The longest tenured current Angels player. The one time bona fide ace of the multiple time division winning Los Angeles Angels of Anaheim. Everyone recognizes his unique wind-up with his iconic throwing across his body motion and his beautiful sixty-seven mile per hour curve ball that could start at your head and end up below your knees. His career is one of legends and has put him atop of many Halo all-time record books usually trailing either Chuck Finley or Nolan Ryan(Two pretty good guys to be behind).
His dominance of all games on a diamond predated his Major League debut. His absolute and utter dominance began at Simi Valley High School but really took off while he was a member of the Long Beach State Dirtbags. While toeing the slab at the legendary Blair Field in Long Beach, California. He was teammates with many former and current Major League baseball players including:
- Cesar Ramos(Former Angel, currently with the Texas Rangers)
- Abe Alvarez(Former Red Sox pitcher, currently retired)
- Paul McAnulty(Played with The Padres and Angels, retired now)
- Troy Tulowitzki(Currently with the Toronto Blue Jays)
During his Long Beach State career Jered went 37-9 with an ERA of 2.44 with four shutouts. He was such a dominant college pitcher that he was coined “The Friday Knight” because of the fact that in college most of the time your number one starter pitches the first game of the series which is usually on a Friday night, hence the nickname.
His college career was highlighted by a senior year that put him on top of almost every teams’ top prospects list. He went 15-1 with a 1.63 ERA with three complete games and two shutouts. After his stellar final year of college ball he swept the tree national amateur/college baseball awards. He is the 2004 recipient of the Golden Spikes Award(Top amateur American baseball player), The Dick Howser Trophy(National Collegiate Baseball Player of the Year), and The Roger Clemens Award which goes to the top college baseball player. He did about everything a college player could dream of except win the College World Series.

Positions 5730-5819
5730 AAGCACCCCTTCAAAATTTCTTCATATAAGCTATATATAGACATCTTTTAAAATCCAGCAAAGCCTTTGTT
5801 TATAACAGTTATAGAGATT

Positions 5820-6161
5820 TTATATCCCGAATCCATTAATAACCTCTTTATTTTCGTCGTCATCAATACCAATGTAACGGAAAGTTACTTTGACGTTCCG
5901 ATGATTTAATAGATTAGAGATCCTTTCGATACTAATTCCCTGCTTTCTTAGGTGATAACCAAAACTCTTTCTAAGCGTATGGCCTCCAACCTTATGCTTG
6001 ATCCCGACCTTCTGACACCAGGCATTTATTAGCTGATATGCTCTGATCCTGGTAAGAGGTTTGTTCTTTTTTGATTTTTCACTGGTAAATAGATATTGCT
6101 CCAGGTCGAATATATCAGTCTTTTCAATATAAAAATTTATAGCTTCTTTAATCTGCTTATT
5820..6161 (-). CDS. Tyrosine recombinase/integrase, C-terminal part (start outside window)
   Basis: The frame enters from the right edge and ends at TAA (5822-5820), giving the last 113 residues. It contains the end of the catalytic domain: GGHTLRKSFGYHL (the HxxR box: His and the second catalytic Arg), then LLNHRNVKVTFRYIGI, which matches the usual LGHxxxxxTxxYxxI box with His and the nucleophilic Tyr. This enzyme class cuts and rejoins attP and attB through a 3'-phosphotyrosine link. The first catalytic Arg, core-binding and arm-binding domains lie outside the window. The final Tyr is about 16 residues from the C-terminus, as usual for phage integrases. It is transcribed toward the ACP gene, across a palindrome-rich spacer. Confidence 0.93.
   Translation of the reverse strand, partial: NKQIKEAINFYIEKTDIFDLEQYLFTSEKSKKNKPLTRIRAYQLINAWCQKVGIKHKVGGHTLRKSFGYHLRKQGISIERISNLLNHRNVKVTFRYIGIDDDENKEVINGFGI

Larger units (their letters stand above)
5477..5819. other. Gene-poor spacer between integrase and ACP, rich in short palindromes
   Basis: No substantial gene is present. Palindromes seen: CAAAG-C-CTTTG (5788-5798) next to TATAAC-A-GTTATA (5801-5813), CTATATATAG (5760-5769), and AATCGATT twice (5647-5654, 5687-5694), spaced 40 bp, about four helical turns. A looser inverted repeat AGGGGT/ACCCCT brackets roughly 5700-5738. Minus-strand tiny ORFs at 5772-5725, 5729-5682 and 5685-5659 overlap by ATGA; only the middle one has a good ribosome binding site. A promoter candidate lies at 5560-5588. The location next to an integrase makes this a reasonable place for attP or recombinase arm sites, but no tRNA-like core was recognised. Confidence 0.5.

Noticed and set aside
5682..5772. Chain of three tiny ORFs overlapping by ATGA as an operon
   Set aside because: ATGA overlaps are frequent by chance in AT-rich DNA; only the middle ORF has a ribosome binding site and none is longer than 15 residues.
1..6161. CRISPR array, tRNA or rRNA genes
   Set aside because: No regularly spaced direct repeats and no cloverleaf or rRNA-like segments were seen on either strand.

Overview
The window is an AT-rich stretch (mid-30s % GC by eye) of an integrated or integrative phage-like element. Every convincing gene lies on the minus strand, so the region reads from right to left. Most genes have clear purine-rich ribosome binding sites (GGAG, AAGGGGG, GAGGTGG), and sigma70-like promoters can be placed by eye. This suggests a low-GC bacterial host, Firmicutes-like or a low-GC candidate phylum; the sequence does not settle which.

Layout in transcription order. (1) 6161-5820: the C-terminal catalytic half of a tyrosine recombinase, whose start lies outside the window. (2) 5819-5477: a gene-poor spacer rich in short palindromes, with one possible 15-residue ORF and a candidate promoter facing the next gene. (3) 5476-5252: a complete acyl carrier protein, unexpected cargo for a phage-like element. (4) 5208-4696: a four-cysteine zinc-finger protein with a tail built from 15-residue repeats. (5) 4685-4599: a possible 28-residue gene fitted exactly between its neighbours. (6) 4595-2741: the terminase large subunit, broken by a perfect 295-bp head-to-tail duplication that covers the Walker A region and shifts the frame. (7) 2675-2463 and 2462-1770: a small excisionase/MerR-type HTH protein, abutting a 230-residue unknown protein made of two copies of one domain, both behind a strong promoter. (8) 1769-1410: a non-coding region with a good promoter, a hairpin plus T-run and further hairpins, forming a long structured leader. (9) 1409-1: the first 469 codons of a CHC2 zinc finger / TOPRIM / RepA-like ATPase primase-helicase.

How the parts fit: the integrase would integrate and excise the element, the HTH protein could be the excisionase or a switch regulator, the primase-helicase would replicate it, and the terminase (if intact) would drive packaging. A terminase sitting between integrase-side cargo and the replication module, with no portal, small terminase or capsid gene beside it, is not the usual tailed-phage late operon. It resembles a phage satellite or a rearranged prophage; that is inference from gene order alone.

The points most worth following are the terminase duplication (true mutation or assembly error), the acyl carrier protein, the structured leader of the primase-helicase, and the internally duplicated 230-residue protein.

His professional career started when he was drafted 12th overall on the 2004 first year amateur player draft. He received a substantial four million dollar signing bonus during the brutal negotiations. Weaver quickly proved his dominance in the Minor Leagues and was called up to the face the Orioles in 2006. In his debut he threw seven shutout innings en route to a 11-2 rookie year with a 2.56 ERA and getting in the top five for the American League Rookie Year.
He slowly established a solid reputation in the Major Leagues with the nastiest offspeed pitches you could imagine. In 2009 he had the extremely unique opportunity to start against his brother,Jeff Weaver, who at the time was pitching for the Los Angeles Dodgers. Jeff ended up earning the win that day but many people would opine that Jered had the better Major League career, not that Jeff Weaver had a poor career because he was a part of many a good Detroit Tigers, New York Yankees teams, and even the 2005 Anaheim Angels with his brother Jered.
His professional peak came between 2009 and 2014 when he made three All Star Games and even started the 2011 All Star game for the American League. In this period he went 96-50 with a 3.12 ERA and earned a top five Cy Young Award finish three times. Weaver was often compared to the great of his generation like Justin Verlander and Felix Hernandez who were absolutely unbeatable.
The No Hitter
Jered Weaver no hit the Minnesota Twins on May 2nd 2012. This definitely one of the highlights of his great career(my personal favorite part is that Mark Trumbo is playing third base). This is his first and only no-hitter of his career so far(fingers crossed). Below is a link to the video of every out and Victor Rojas getting really excited.
Jered Weaver has had one of the storybook careers that everyone dreams having pitched in the postseason multiple times most recently in the 2014 ALDS against the Kansas City Royals. So far in his Major League career he has gone 142-85 with a 3.46 ERA.
Long Live the Dream Weaver.